Few dishes rival the cozy comfort of a bowl of fresh pasta, a favorite of Virtuoso travel advisor Laura Schelling. “There are so many variations, but the best I’ve had in Monaco is the gnocchi at Il Terrazzino,” she says. The relaxed restaurant has been dishing out Neapolitan specialties for two decades, and their handmade gnocchi, served with tomato and mozzarella sauce or pesto with Gorgonzola, pairs well with a glass of Italian wine or a bottle of Peroni Nastro Azzurro beer.

Condamine Market 

Listen for Monégasque (a Gallo-Italic language spoken here) at the cafés under the arcades bordering the Place d’Armes, where fruit and flower stalls are set up every morning. For lunch and dinner (except Sundays and Mondays), an adjacent indoor food hall showcases specialties such as Monaco’s national dish, barbajuan, a fried dumpling filled with Swiss chard, ricotta cheese, and onions. Don’t miss Chez Roger, a beloved walk-up stall, for soccas (chickpea-flour pancakes) and pissaladières (onion and anchovy tarts).

Condamine Market first opened in 1880. 
Condamine Market first opened in 1880. 
Photo by Monte-Carlo Société des Bains de Mer

Crystal Bar

To while away a lazy sunny afternoon, head straight to Crystal Bar’s terrace. For all the palatial glamour of the 278-room Hotel Hermitage Monte-Carlo, this lounge is deceptively informal. The menu bubbles with vintage Champagnes from the likes of Dom Pérignon, Louis Roederer, and Ruinart, along with cocktails, whiskies, caviar quenelles, and cigars. There’s live music in the summer and views of Port Hercule below. On your way there, check out Mada One by Caribbean chef Marcel Ravin, which focuses on healthy to-go snacks such as green papaya spring rolls and clean salads.

Chef Marcel Ravin inspects his organic vegetables in a plot managed by Terre de Monaco, an urban agricultural org. 
Chef Marcel Ravin inspects his organic vegetables in a plot managed by Terre de Monaco, an urban agricultural org. 
Photo by Monte-Carlo Société des Bains de Mer

Yoshi

When the late chef Joël Robuchon tapped Takéo Yamazaki to head the kitchen at Yoshi, his first Japanese restaurant, at the Hôtel Metropole Monte-Carlo in 2008, it set the bar for Nipponese cuisine in Monaco – and the restaurant quickly earned a Michelin star. Diners can try hand-prepared maki and sushi in a Zen-meets-glam dining room. Elsewhere at the 125-room hotel, Virtuoso advisor Amy Grigos recommends the two-Michelin-starred Joël Robuchon restaurant: “The famous mashed potatoes, made with equal parts potato to butter, are absolutely divine.” (Just next door, the newly opened Gaia Monaco serves Greek island-inspired seafood in an ultra-mod setting.)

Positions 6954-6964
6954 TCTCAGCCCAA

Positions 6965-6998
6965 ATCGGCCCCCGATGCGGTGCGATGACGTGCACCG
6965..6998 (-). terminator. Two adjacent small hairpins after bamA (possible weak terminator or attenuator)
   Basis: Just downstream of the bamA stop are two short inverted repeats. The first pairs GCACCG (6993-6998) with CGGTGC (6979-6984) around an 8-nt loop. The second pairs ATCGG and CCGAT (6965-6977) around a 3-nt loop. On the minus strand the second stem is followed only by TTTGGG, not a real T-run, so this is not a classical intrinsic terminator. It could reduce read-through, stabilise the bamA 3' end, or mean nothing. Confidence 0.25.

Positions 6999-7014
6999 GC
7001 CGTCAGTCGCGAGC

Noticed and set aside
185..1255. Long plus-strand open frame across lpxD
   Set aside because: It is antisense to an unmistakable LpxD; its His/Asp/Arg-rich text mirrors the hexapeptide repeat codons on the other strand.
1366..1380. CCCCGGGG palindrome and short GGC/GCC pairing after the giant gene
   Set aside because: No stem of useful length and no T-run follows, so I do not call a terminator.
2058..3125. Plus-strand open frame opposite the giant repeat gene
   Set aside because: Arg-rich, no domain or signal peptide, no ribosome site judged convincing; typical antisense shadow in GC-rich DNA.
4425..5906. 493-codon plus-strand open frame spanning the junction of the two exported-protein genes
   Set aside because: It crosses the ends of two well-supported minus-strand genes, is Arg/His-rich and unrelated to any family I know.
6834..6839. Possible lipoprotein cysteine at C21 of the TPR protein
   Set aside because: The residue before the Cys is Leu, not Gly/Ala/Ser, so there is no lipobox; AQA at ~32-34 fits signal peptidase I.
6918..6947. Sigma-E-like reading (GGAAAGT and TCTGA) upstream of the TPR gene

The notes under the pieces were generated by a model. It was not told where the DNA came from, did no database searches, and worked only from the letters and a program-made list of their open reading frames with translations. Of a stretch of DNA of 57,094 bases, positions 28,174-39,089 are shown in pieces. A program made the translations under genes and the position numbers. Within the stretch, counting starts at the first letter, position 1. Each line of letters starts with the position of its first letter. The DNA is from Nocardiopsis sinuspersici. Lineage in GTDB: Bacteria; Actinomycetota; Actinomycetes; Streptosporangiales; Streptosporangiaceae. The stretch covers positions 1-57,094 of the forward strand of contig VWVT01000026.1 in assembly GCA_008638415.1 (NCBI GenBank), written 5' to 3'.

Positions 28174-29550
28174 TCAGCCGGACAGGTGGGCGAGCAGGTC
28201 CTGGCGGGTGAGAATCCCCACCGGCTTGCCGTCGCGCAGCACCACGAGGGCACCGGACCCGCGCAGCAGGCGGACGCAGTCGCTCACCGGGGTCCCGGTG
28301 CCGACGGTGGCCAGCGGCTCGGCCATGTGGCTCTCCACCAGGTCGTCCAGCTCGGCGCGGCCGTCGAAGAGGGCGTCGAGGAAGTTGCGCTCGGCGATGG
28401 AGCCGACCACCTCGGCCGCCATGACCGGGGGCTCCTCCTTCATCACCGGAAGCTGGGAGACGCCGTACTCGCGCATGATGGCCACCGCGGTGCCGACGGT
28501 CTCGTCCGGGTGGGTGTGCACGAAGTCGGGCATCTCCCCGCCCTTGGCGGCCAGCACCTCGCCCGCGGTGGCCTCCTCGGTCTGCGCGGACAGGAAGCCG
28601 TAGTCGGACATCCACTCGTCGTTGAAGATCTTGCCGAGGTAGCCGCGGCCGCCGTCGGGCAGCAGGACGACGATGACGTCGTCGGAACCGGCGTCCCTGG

Juices galore at Joël Robuchon. 
Juices galore at Joël Robuchon. 
Photo by Hotel Metropole Monte-Carlo

Brasserie de Monaco

Originally established in the Fontvieille district in 1905, Monaco’s only brewery sat dormant for more than three decades before the Brasserie de Monaco appeared anew on Port Hercule in 2008. Casual fare such as fish and chips, burgers, and salads are all freshly made and pair well with the boutique brewery’s four organic lagers and ales, best quaffed on sunny days overlooking the super yachts anchored just feet away. 

Elsa

Located within the shoreside, 40-room Monte-Carlo Beach – and sharing its coveted sea-to-sky views – Elsa is Europe’s first all-organic restaurant to earn a Michelin star. Chef Benoît Witz pays homage to the French Riviera’s bounty, using carefully chosen ingredients from regional farms, purveyors, and his own kitchen garden to color an evolving seasonal menu that includes fish and seafood, fruits and vegetables, and even edible flowers.

At lunchtime, order à la carte or opt for a Farmer’s Market tasting menu. 
At lunchtime, order à la carte or opt for a Farmer’s Market tasting menu. 
Photo by Monte-Carlo Société des Bains de Mer

Café de Paris

“Sipping Champagne on the patio at Café de Paris Monte-Carlo is great for people-watching and admiring the parade of luxurious cars along the Place du Casino,” Virtuoso travel advisor Michelle Harvell says. “It’s a quintessential Monaco experience.” The legendary brasserie first opened on the Place du Casino in 1868 as Café Divan, and it’s been a de rigueur rendezvous spot ever since. If all the gazing works up your appetite, the menu is loaded with French brasserie specialties such as salade Niçoise, sole meunière, and steak tartare.